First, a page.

The same procedure as in Example 2 was conducted, except that a catalyst BN2 having a nickel content of 20 wt % was used in place of the catalyst BN1 having a nickel content of 3 wt %. The results obtained are given in Table 1.

Example 4

The same procedure as in Example 1 was conducted, except that a catalyst containing not nickel but ruthenium in a concentration of 1 wt % based on the catalyst was used. The catalyst is referred to as BR. The results obtained are given in Table 1.

COMPARATIVE EXAMPLE 1

The same procedure as in Example 1 was conducted, except that the use of 6 wt % CaO was omitted and X was changed from 0.270 to 0.03. The catalyst is referred to as U. The results obtained are given in Table 1.

COMPARATIVE EXAMPLE 2

The same procedure as in Example 1 was conducted, except that the use of 6 wt % CaO was omitted . The catalyst is referred to as B. The results obtained are given in Table 1.

COMPARATIVE EXAMPLE 3

The same procedure as in Example 1 was conducted, except that X was changed from 0.270 to 0.05. The catalyst is referred to as UC. The results obtained are given in Table 1.

              TABLE 1______________________________________                            Comp. Comp. Comp.    Ex. 1  Ex. 2  Ex. 3                       Ex. 4                            Ex. 1 Ex. 2 Ex. 3______________________________________Catalyst BS     BN1    BN2  BR   U     B     UCApproach 133    142    125  137  167   148   172temperaturein steam re-forming oflower hydro-carbon(°C.)Composition ofgaseous reac-tion mixture(vol %)H2  23.6   21.8   25.2 22.7 17.0  20.5  16.1CO       0.3    0.2    0.3  0.2  0.1   0.2   0.1CO2 6.3    5.9    6.7  6.1  4.8   5.6   4.6CH4 69.8   72.1   67.8 71.0 78.1  73.7  79.2Crushing 29.6   28.0   33.0 27.0 41.0  16.3  57.0strength (kg)______________________________________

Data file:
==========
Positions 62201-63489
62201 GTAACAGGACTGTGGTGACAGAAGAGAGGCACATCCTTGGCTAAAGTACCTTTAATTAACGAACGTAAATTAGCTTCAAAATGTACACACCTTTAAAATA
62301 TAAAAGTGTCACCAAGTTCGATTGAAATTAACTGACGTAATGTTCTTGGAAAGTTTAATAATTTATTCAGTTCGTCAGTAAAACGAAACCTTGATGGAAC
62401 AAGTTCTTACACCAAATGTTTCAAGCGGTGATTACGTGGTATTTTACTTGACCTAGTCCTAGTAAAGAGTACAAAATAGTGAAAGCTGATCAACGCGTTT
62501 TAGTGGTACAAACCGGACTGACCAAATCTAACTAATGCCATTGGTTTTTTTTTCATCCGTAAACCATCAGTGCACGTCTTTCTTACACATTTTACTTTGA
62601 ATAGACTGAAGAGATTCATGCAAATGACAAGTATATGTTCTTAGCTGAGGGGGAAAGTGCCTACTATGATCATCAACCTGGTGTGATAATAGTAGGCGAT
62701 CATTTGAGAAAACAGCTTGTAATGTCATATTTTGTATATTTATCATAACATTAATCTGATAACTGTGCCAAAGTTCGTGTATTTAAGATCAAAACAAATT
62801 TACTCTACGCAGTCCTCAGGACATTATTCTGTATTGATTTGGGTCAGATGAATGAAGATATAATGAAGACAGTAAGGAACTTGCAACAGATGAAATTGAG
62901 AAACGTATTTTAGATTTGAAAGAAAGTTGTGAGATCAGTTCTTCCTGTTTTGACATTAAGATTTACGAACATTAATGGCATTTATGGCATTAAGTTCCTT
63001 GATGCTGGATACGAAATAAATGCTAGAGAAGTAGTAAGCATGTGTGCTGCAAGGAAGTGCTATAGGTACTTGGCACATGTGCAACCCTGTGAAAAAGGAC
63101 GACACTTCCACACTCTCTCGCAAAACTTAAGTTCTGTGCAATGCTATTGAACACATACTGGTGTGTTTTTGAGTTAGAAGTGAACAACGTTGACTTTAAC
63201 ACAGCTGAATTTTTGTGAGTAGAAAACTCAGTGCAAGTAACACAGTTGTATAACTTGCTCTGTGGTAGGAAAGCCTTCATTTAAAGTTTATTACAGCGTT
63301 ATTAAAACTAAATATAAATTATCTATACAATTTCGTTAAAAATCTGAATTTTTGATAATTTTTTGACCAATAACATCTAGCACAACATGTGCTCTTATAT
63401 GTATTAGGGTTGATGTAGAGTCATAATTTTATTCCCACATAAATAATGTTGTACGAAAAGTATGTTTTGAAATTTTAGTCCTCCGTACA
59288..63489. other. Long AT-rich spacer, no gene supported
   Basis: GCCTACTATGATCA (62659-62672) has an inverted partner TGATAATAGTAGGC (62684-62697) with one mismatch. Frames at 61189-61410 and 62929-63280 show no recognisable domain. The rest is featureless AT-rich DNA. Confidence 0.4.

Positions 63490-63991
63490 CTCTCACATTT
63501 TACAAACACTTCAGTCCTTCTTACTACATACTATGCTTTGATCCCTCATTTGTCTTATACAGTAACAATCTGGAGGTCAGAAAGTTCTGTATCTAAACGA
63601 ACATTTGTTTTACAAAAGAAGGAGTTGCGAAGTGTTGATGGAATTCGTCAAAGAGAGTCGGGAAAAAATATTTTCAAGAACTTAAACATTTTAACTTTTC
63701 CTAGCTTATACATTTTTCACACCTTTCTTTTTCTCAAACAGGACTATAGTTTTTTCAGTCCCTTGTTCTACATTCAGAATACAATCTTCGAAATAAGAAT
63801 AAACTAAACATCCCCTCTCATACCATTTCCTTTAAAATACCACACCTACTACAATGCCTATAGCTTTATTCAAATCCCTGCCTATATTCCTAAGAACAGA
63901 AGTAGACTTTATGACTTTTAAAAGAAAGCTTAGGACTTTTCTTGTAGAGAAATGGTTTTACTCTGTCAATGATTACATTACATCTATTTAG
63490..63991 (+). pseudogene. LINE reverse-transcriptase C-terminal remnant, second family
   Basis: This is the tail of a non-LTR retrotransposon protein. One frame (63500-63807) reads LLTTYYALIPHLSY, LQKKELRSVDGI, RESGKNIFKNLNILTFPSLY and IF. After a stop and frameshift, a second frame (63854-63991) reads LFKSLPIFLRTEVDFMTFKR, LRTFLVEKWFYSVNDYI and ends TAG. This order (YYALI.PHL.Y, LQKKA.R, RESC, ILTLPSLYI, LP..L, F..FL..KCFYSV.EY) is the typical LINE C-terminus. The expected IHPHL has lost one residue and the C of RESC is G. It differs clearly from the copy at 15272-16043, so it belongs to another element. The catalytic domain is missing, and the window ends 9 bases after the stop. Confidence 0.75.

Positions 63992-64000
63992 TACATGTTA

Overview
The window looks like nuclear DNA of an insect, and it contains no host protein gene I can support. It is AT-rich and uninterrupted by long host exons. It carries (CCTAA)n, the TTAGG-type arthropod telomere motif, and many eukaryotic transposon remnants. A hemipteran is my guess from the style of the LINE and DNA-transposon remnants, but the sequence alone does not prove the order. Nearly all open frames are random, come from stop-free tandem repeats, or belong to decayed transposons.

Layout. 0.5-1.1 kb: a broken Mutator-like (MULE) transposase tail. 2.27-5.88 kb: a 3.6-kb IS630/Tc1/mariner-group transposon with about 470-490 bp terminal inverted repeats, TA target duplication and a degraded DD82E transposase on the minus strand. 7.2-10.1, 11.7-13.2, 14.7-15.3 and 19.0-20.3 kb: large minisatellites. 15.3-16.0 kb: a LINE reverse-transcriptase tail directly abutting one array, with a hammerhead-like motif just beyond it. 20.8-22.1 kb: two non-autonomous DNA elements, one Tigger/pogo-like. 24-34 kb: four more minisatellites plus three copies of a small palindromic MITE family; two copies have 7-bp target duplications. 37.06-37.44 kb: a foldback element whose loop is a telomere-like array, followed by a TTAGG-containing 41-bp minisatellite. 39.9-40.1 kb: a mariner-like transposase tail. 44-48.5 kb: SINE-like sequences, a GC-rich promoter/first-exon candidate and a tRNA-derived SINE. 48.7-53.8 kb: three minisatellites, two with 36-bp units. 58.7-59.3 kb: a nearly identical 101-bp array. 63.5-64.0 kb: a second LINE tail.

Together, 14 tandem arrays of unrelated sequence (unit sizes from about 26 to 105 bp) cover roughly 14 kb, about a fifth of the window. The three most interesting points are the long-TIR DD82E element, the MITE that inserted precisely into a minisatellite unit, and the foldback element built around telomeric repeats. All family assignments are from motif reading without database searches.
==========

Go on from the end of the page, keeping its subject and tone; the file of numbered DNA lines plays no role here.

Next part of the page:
Patent Citations
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JPH0459048A * Title not available
Non-Patent Citations
Reference
1 *Dependence of Mechanical Strength of Britle Polycrystalline Speciments on Porosity and Grain Size by F.P. Knudsen Journal of The American Ceramic Society, vol. 42, No. 8, pp. 376 387, Aug. 1958.
2Dependence of Mechanical Strength of Britle Polycrystalline Speciments on Porosity and Grain Size by F.P. Knudsen Journal of The American Ceramic Society, vol. 42, No. 8, pp. 376-387, Aug. 1958.
Referenced by
Citing PatentFiling datePublication dateApplicantTitle
US6086503 *Apr 9, 1998Jul 11, 2000Minolta Co., Ltd.Camera
US6261991Aug 24, 1999Jul 17, 2001Toyo Engineering CorporationSteam-reforming catalyst for hydrocarbons
US6984371Oct 20, 2004Jan 10, 2006Sud-Chemie Inc.Process for catalytic reforming
US7378369 *Mar 22, 2004May 27, 2008Sud-Chemie Inc.Nickel supported on titanium stabilized promoted calcium aluminate carrier
US7378370Oct 13, 2004May 27, 2008Süd-Chemie IncReforming catalyst useful for reforming reactions where low H2/CO ratio synthesis gas is generated directly; highly active, more coking resistant, and more stable catalyst useful for syngas generation
US7427388Mar 19, 2004Sep 23, 2008Air Products And Chemicals, Inc.catalytic reforming of feedstock comprising mixttures of steam, hydrogen and natural gas containing hydrocarbon, in chemical reactors containing nickel catalysts; oxidation of the mixture to methane, carbon monoxide, carbon dioxide, steam and hydrogen
US7449167Jul 8, 2004Nov 11, 2008Air Products And Chemicals, Inc.Catalyst and process for improving the adiabatic steam-reforming of natural gas
US7557063 *Sep 17, 2007Jul 7, 2009Honda Giken Kogyo Kabushiki KaishaNoble metal-free nickel containing catalyst formulations for hydrogen generation
US7622058Aug 12, 2008Nov 24, 2009Air Products And Chemicals, Inc.Catalyst for improving the adiabatic steam reforming of natural gas
US7767619Jul 9, 2004Aug 3, 2010Sud-Chemie Inc.Promoted calcium-aluminate supported catalysts for synthesis gas generation
US7771586 *Jun 11, 2007Aug 10, 2010Sud-Chemie Inc.Nickel on strontium-doped calcium aluminate catalyst for reforming
EP1241130A1 *Mar 14, 2002Sep 18, 2002Toyo Engineering CorporationProcess for producing synthesis gas
EP2216094A2 *Feb 5, 2010Aug 11, 2010Air Products And Chemicals, Inc.CO2-Sorptive Pellets and Uses Thereof
WO2004011138A1 *Jul 22, 2003Feb 5, 2004Sued Chemie IncNickel-catalyst for syngas generation by mixed reforming using co2 and steam
WO2006016983A2 *Jun 22, 2005Feb 16, 2006Yeping CaiPromoted calcium-aluminate supported catalysts for synthesis gas generation
WO2014048740A1Sep 11, 2013Apr 3, 2014Haldor Topsĝe A/SSteam reforming catalyst and method of making thereof
Classifications
U.S. Classification502/328, 502/334, 502/335, 502/332, 502/333
International ClassificationB01J23/755, B01J23/46, B01J23/78, B01J32/00, B01J23/40, C01B3/40, B01J35/10, B01J23/58
Cooperative ClassificationC01B2203/1082, C01B2203/1052, C01B3/40, C01B2203/1064, B01J23/58, B01J23/78
European ClassificationC01B3/40, B01J23/78, B01J23/58